Russian President Vladimir Putin has taken a page out of Joseph Stalin's book - and sacked every commander in his Baltic fleet.
The stated cause: corruption and incompetence.
But given the endemic nature of both problems across the Russian military, Western analysts are scratching their heads as to the real reason behind the purge.
The performance of Russia's military during recent high profile, large-scale military Nato military exercises in the Baltic may have something to do with it. As could the ever escalating games of brinkmanship being played out in the international waters and skies.
"Some hint that the "buzzing" of USS Donald Cook by Russian Su-24 fighter-bombers on April 14, 2016 was meant to be part of a broader series of Russian confrontations against Western ships in the Baltic," says international affairs analyst Peter Coates. "But the Russian Baltic Fleet in April, however, refused to follow such dangerous orders - hence Putin's retaliation against his own naval officers."
Dereliction of duty
News of the purge has been trickling out through official Russian news agencies including TASS and Interfax. But it an article in The Moscow Times blamed "chaos" in the Baltic Fleet's command structure for the dramatic move, citing the Russian Defence Ministry as accusing the officers of dereliction of duty.
"On June 29, the Russian Defence Ministry announced it was purging the entire senior and mid-level command of the Baltic Fleet. It was a dramatic move that suggested deep structural problems within the fleet command. In total, 50 officers were dismissed from their post, including the fleet commander, Vice Admiral Viktor Kravchuk, and his chief of staff, Vice Admiral Sergei Popov," The Moscow Times report reads.
"Not since Stalin's purges had so many officers been ousted at once."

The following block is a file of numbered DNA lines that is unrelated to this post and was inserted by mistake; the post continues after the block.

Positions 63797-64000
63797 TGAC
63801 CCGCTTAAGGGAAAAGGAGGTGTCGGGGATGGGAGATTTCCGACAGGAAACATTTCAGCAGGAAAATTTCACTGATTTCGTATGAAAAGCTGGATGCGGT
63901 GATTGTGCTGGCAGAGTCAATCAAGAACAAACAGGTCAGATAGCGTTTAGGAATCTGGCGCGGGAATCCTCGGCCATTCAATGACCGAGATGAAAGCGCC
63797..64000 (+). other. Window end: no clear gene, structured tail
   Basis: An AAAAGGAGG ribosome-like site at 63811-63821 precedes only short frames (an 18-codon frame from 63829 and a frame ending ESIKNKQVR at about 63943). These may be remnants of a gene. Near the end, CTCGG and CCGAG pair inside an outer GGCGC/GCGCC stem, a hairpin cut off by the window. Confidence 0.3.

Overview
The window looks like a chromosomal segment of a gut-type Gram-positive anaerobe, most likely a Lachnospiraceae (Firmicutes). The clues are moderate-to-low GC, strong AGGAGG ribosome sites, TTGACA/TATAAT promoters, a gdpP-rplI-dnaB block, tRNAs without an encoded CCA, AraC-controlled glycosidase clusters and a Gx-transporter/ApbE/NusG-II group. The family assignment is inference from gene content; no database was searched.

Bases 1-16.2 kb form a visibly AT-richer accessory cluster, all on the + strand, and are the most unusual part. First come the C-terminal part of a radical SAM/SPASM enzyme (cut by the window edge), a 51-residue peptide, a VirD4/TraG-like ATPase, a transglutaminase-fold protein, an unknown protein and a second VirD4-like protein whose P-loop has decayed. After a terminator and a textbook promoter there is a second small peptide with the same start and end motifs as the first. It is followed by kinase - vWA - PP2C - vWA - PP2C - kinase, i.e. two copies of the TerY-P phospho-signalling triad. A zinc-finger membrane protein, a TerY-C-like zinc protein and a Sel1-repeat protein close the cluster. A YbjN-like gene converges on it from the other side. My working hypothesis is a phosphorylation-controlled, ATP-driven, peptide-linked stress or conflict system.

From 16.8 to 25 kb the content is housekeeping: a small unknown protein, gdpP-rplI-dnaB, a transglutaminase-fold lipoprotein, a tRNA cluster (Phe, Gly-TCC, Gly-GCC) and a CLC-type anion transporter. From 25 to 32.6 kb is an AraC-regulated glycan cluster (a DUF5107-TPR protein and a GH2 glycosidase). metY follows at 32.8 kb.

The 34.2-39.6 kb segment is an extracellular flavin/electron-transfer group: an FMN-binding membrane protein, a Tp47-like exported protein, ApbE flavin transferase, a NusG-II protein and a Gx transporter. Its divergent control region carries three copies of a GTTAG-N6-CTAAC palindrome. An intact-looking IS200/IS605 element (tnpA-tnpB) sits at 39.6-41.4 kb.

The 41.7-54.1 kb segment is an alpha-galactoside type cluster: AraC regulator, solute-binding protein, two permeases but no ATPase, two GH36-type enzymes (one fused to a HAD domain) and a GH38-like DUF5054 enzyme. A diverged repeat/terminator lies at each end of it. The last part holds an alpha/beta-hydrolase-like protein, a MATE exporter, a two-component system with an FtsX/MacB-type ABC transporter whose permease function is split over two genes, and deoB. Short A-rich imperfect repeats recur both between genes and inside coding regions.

"The courage of our sailors, the talent of our shipbuilders, and the spirit of our famous pioneers, explorers and naval commanders have confirmed Russia's status as a great sea power," Putin reportedly declared when visiting the Baltic base of Kaliningrad for Navy Day celebrations a year ago.
The Baltic Sea fleet is a backwater station, holding much less status than the Black Sea and Northern fleets. It is also relatively poorly equipped. Nevertheless, it consists of 128 surface ships, 71 landing craft, 72 combat jets and 44 air defence emplacements.
The significance of the region has surged in recent years with the defection from the former Soviet Union of the Baltic States, including Latvia, Lithuania and Estonia.
A small remaining Russian enclave on the Baltic coast, Kaliningrad, has since become a major thorn in NATO's side. Putin has built the outpost into a fortress and stationed long-range cruise missiles there that can reach deep into the heart of Europe.
So Putin would likely have been paying increased attention to the performance - and loyalty - of local commanders. Especially during recent spikes in tensions, such as the major BALTOPS 2016 exercise in which the massed warships of Europe and the United States practised amphibious assaults. Military commentators noted at the time that the Russian response had been unusually muted.
The sudden purge came after what The Moscow Times called a month-long performance review in May-June.
The Russian Defence Ministry has reportedly since issued a statement which pulls no punches in its criticism of Vice Admiral Kravchuk. The commander had displayed "serious shortcomings in the organisation of combat training, daily activities of their forces, failure to take all necessary measures to improve personnel accommodations, inattention to their subordinates and distorted reports on the real state of affairs [in the fleet]."
Russian news service Fontanka.ru has speculated that an attempt to cover-up an unconfirmed collision between a Polish patrol boat and the Russian submarine Krasnodar may have been behind the purge.
But some Russian defence analysts have linked the removal of the entire officer structure to Putin's sidelining of Admiral Victor Chirkov, the head of Russia's navy, last year. Vice Admiral Kravchuk may have been perceived as having been "too close" to his former boss.
He has been replaced by Vice Admiral Alexander Nosatov as acting commander of the Baltic Fleet.